Congo-Kinshasa: Firms Invest in Technology to Track DRC Minerals

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Data is key to Africa’s development.

Companies have started using blockchain technology to track the supply chain minerals to ensure those from conflit-hit Democratic Republic of Congo are blocked.

Dorae Inc, a global supply chain accountability firm, has deployed the technology to track cobalt, coltan and diamonds mined in DRC, while IMPACT of Canada has teamed up with technology firm Consensas to track gold from small mines.

This will also benefit the DRC, as royalties paid to the government rose from 2 per cent to 10 per cent when DRC President Joseph Kabila on March 9, signed new mining code into law.

Dorae said it obtained approval from President Kabila to deploy technology to store data about minerals from origin to end-user. When ore is first sold, the information on place of origin, extraction method, inspection details and quality is logged in system.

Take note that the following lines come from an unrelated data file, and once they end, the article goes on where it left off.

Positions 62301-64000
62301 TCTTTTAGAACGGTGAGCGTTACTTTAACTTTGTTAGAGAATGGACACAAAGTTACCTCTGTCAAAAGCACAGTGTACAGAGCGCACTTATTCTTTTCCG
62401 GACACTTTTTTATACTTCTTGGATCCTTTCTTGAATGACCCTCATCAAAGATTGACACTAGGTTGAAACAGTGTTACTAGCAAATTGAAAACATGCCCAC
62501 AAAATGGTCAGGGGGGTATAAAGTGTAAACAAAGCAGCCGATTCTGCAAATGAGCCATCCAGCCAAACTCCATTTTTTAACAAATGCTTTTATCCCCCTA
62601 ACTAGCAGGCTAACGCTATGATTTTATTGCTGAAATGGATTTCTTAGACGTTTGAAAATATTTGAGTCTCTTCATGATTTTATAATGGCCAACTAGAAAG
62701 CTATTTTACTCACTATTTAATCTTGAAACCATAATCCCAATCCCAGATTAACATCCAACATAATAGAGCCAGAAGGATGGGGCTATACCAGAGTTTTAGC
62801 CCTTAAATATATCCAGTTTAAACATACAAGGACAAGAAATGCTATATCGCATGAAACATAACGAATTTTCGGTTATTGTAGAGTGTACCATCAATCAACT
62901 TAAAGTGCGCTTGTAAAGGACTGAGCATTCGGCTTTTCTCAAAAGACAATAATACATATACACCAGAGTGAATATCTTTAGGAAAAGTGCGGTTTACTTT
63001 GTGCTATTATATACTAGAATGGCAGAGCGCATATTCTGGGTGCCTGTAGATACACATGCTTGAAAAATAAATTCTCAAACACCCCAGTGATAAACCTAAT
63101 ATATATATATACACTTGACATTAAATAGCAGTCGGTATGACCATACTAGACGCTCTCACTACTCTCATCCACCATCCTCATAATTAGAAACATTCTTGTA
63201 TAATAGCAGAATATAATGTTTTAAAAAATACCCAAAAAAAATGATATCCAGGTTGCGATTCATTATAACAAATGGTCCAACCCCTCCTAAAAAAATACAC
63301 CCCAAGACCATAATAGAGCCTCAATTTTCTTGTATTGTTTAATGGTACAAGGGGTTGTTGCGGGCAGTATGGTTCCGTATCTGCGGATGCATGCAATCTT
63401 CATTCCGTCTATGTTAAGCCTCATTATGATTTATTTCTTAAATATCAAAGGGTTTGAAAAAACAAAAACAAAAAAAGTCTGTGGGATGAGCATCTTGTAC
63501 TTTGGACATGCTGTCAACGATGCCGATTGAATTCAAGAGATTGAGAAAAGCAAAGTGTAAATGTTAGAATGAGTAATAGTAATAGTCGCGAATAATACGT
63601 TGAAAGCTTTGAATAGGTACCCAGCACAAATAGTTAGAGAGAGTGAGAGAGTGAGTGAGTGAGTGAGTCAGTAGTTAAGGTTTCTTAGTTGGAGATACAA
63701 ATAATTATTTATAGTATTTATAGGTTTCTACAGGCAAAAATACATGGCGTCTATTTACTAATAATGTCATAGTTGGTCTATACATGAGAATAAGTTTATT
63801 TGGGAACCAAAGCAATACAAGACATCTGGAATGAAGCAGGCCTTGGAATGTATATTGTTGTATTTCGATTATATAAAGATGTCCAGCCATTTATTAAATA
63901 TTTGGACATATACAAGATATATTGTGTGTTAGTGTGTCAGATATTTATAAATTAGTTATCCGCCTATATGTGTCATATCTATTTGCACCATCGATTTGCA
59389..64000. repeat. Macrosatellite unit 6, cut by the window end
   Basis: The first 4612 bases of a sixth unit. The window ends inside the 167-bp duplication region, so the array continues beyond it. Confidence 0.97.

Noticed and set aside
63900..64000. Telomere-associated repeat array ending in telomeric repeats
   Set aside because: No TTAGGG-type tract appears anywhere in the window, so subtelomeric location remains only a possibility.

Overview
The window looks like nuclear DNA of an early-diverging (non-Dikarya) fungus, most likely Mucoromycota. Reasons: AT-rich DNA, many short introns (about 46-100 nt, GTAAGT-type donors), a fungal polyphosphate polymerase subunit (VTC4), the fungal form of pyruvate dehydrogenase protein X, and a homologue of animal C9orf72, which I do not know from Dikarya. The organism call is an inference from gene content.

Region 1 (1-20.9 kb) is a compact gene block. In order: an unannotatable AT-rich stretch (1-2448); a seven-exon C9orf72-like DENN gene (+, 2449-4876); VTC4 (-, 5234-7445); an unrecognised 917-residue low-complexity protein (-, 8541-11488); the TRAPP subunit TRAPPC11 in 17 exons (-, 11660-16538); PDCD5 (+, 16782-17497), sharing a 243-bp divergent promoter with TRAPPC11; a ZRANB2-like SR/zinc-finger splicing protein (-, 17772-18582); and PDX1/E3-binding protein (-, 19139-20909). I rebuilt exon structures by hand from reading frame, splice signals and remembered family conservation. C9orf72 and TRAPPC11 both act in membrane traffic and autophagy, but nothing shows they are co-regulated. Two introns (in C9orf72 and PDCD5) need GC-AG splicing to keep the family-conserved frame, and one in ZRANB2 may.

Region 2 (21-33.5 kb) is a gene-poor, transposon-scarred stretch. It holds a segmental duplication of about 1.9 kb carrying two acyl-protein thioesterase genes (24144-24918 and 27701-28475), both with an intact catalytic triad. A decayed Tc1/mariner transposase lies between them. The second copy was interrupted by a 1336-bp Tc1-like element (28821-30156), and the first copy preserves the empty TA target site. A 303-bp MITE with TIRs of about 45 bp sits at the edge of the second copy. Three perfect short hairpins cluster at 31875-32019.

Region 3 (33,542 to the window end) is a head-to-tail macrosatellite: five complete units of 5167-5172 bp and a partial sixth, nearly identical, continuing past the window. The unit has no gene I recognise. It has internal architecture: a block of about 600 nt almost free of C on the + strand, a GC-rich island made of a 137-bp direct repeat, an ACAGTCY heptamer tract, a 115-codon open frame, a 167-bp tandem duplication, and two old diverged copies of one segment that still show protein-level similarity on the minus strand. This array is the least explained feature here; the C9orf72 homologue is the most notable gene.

Each time materials change in transit and processing, details of transaction are logged to create a permanent record from origin to final use.

“Each time a unit of material changes hands from point of extraction to finished product, a key data set will be hashed onto an immutable blockchain,” said Dorae founder Aba Schubert.

“Companies face increasing pressure from governments, media and consumers to know where minerals come, address risks such as corruption and human rights abuses,” said IMPACT executive director Joanne Lebert.

Cobalt, coltan and diamonds illegally mined are associated with human-rights abuse or financing of conflict in eastern DRC. Smuggling networks comprise Congolese citizens and foreigners.

Vast mineral deposits in eastern DRC are a catalyst to conflict with numerous militias and warlords vying to control resources creating cycle of bloodshed. The proceeds from minerals are used to buy guns and bullets.

DRC’s strong industrial mining sector gave way in 1990s to widespread artisanal and small-scale mining (ASM) activities as a consequence of prolonged conflict, profound economic mismanagement and corruption.

The informal and largely unregulated nature of ASM poses myriad social risks including forced labour, sexual violence and child labour.

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